BTW did you happen to notice an irony? While touting governments success on the opinion page, the front page contains news of the difficulty of making jobless claims to the government. A labor department spokesman is quoted as saying: “the call volume has increased dramatically compared to last year, although the number of new claims filed still remains at about 1,400 to 1,600 a week.

Making Sense of Things That Don’t Make Sense

Thomas Sowell does a great job of teaching us economics in four recent, short articles (one, two, three and four).
The articles explain sources of value and knowledge in human interaction and how values and knowledge translate into wages, prices and progress. I won’t attempt to summarize Sowell here, since he is one of the best economics teachers on the planet. If you are a bit puzzled about how economists think you should read them all carefully — he provides lots of examples of the functioning of markets and politics familiar to our daily lives.
Many of us think by casual observation that some prices or incomes are too high (low) or grossly unfair or unjust. Since most of us cannot make sense out of prices or incomes, he urges us not to make matters worse by “doing something” about what we cannot comprehend in the first place. For that reason he entitles his articles “dangerous obsession.”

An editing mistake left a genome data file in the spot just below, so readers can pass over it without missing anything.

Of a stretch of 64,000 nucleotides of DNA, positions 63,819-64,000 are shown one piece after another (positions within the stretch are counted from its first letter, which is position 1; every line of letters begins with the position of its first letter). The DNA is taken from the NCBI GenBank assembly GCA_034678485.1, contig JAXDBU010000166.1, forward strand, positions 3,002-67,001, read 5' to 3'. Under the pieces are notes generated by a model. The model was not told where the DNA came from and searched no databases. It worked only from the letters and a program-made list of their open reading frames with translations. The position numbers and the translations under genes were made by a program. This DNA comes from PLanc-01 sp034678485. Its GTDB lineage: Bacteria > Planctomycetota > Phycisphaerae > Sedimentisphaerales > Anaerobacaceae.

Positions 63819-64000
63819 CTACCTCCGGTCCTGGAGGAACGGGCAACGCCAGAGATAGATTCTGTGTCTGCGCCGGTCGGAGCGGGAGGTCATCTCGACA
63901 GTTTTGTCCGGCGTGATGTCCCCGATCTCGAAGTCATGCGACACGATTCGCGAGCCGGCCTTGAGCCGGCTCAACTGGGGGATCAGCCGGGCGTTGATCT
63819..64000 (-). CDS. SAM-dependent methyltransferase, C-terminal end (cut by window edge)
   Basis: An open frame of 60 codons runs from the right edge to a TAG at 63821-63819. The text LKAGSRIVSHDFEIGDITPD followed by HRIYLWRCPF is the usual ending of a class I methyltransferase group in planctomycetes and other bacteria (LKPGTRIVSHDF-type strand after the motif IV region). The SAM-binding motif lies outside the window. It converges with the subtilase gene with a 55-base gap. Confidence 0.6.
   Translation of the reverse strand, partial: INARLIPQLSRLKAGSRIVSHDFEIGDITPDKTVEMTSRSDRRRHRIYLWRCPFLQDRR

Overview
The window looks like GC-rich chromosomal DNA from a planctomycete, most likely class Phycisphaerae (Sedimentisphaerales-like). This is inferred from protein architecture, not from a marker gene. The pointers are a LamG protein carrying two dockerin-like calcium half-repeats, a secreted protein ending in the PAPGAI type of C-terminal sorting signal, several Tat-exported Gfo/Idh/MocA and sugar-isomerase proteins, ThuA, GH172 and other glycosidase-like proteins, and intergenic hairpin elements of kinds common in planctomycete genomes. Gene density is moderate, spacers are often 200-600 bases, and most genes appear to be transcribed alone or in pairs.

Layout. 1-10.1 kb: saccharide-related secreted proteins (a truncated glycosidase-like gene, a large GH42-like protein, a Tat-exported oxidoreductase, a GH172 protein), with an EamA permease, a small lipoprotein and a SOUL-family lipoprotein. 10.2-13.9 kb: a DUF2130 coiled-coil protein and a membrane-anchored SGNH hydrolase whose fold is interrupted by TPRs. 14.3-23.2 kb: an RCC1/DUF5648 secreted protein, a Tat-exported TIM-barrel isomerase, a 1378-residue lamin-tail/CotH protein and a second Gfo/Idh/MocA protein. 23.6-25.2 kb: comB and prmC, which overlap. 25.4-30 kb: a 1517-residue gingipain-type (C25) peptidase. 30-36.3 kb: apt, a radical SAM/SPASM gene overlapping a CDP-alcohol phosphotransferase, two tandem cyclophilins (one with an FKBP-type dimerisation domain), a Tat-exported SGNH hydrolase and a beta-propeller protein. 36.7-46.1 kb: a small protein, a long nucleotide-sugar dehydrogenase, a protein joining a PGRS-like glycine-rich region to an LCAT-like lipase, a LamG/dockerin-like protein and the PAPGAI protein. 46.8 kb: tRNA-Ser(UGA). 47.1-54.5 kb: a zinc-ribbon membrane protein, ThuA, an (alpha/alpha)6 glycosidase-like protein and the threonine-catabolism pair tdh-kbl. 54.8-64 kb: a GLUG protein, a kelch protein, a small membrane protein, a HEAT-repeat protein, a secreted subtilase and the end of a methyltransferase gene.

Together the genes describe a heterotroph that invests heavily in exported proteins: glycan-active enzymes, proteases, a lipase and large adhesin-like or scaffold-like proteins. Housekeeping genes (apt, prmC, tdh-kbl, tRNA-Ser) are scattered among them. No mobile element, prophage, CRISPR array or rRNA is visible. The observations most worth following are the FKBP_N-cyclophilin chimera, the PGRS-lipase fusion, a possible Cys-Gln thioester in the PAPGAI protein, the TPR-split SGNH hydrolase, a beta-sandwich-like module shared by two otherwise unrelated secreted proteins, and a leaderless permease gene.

Sowell is author of two superb books accessible to anyone who can read: Basic Economics and Applied Economcs. I highly recommend them.

The Seductive Snowballing of Government

So far I have not noticed any local mention of Saturday’s New York Times article featuring greedy, villainous, predatory payday lenders in New Mexico. At least that is the impression you get from reading the article that is not on the editorial page (“Seductively Easy, Payday Loans Often Snowball”):

While such lending is effectively banned in 11 states, including New York, through usury or other laws, it is flourishing in 39 others. The practice is unusually rampant and unregulated in New Mexico, where it has become a contentious political issue. The Center for Responsible Lending, a private consumer group, calculates that nationally payday loans totaled at least $28 billion in 2005, doubling in five years.